Economic issues deal with the most diverse aspects of globalization. In this contribution, researchers from our department examine different aspects of this extensive topic.
Our everyday lives are permeated by globalization in many ways: whether it’s eating exotic fruits for breakfast, checking international share prices on our smartphones, booking an apartment for our next vacation on AirBnB, thinking about the causes of political polarization or choosing between a bottle of wine from California and one from Burgenland. Almost everything we do forms part of this global network. This is particularly true of economic issues that deal with the most diverse aspects of globalization. We have selected a few of these and interviewed professors in the department about them.
Few things epitomise globalization like online marketplaces, where goods and services can be ordered at the click of a mouse. From a consumer protection perspective, these platforms differ from traditional markets in key respects that are not regulated by existing competition law and can be exploited by operators. They collect huge amounts of data, with considerable potential for exploitation. The selection architecture of the website can be designed in such a way that users are specifically guided and manipulated. The lack of direct contact makes returns and complaints processes more difficult for retailers and buyers, and an unclear distinction between sponsored and editorial content undermines competition law provisions. Large, global platforms are particularly affected by these problems.
There are already regulatory proposals that can close gaps with minor amendments to the law so that digital markets can operate in the interests – and for the benefit – of civil society.
Fields of research: Empirical Industrial Organization, Antitrust/Competition Policy, Media Economics
We have long known that trade creates winners and losers. However, the impact on inequality is much greater than originally thought. Given the significant imports of goods from China, the benefits in the form of low consumer prices are relatively evenly distributed across the population, while the disadvantages due to the loss of industrial jobs are very heavily concentrated in individual population groups and geographical regions. You could therefore say that inequality has increased to an extent that was not expected, and that leads to political conflicts between winners and losers.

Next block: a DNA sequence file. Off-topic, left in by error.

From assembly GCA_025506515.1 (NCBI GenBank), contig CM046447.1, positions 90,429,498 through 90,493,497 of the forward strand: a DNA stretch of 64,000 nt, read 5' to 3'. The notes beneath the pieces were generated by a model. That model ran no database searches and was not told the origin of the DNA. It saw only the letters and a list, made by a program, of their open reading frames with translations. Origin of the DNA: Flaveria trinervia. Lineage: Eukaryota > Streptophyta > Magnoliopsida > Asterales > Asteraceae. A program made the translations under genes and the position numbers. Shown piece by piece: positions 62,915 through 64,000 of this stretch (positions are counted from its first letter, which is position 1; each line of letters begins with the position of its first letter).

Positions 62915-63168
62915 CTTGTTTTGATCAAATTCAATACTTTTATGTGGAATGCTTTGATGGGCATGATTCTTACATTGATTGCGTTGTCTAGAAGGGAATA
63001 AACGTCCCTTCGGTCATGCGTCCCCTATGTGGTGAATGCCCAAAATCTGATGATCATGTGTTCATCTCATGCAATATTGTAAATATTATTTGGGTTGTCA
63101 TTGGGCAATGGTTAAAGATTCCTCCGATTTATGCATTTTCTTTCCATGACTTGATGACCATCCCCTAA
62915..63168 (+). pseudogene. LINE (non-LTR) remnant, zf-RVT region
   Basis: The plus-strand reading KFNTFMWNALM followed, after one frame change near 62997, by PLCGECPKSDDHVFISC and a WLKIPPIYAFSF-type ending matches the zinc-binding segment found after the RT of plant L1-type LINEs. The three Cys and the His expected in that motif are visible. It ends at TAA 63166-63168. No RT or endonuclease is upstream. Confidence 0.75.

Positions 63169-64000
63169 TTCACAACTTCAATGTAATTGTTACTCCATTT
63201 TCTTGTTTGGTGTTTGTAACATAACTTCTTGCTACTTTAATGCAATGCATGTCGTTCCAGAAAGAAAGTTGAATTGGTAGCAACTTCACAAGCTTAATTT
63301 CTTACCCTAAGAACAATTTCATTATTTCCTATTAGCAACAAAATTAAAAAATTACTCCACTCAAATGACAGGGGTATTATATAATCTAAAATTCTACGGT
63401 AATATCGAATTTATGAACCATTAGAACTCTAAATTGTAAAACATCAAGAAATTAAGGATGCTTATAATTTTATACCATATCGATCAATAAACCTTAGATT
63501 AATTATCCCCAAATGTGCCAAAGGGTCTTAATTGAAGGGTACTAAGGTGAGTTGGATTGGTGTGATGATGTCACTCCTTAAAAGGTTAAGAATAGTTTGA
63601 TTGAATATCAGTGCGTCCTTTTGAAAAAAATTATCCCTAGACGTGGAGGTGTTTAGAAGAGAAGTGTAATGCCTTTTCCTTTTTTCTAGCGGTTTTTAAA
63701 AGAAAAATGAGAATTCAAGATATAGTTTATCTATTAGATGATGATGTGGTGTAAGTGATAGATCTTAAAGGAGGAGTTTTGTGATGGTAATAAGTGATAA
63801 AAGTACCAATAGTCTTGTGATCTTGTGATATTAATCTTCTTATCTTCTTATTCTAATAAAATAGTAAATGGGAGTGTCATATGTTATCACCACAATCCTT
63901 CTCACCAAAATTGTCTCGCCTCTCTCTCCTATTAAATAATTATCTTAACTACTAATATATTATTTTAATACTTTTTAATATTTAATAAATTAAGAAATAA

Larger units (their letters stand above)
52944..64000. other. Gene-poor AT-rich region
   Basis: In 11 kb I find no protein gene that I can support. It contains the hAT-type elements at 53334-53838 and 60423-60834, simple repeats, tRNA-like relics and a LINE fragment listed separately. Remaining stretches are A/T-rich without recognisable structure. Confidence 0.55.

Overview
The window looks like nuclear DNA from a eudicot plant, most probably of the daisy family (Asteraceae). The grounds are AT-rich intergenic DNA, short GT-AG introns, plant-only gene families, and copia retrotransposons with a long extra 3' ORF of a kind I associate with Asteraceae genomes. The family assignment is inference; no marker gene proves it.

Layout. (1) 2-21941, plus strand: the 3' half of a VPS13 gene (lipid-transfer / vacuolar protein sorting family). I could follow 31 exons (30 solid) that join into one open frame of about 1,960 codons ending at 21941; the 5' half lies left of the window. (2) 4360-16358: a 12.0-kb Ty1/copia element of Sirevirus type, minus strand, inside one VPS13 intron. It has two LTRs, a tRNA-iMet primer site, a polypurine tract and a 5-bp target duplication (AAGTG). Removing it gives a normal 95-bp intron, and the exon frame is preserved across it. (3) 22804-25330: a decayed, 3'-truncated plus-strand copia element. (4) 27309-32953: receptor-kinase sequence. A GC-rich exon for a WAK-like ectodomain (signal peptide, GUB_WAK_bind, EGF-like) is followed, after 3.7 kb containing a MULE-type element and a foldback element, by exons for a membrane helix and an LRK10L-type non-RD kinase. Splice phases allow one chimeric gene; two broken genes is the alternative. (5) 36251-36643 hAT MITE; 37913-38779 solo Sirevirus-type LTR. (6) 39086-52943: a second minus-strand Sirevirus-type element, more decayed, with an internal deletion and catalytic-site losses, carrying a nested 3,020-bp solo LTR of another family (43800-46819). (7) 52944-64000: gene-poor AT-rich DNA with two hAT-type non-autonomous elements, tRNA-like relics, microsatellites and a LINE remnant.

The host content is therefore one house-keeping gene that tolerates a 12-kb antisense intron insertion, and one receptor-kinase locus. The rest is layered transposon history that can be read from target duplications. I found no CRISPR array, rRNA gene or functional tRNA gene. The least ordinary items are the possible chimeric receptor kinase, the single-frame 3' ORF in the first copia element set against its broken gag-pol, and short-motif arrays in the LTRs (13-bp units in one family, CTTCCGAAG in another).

Fields of research: Labor Markets, Globalization, Technological Change and Innovation
Dina Pomeranz conducts research into low- and middle-income countries. Around 85 per cent of humanity lives in these so-called developing countries. She finds the economic developments taking place in these countries particularly exciting. "Global poverty has fallen more sharply in the last 25 years than ever before in human history." While almost a third of the world’s population lived in extreme poverty back in 2000, today it is only around 8 per cent. At the same time, access to education, healthcare and telecommunications has increased rapidly. "The world is moving closer together," says Pomeranz. "It is fascinating to investigate how these positive trends can be strengthened further."
Fields of research: Development Economics, Public Finance, Impact Evaluations
A global approach that eliminates all tax competition between countries is unrealistic. One interesting idea is the destination-based cash-flow tax (DBCFT), which taxes the cash flow generated locally rather than the corporate profit arising at the company’s headquarters. Companies pay taxes in the countries in which they generate sales, regardless of where they are headquartered. Expenses for goods and inputs purchased domestically can be deducted, while exports are not taxed. Equity investments are more attractive than debt capital.
The DBCFT would represent a paradigm shift in corporate taxation, and there would be a number of hurdles to overcome. It would have to be carefully designed so that the implicit import duties and export subsidies comply with WTO trade rules. However, gradual reforms are certainly possible: a similar system is being introduced for large multinational companies as part of the OECD minimum tax.
Fields of research: Pubic Finance, Taxation, Inequality
The liberalisation of capital flows means that movements on domestic stock markets correlate more strongly with movements on international markets. The more open the capital market, the stronger the correlation and the smaller the diversification benefits. This means that investors can generate lower returns in open markets than in less open ones. This effect is amplified because globalization ensures that economic fundamentals correlate more strongly between countries.
Fields of research: Cultural Economics, Long-Run Grwoth, Asset Market Volatility, Living Standards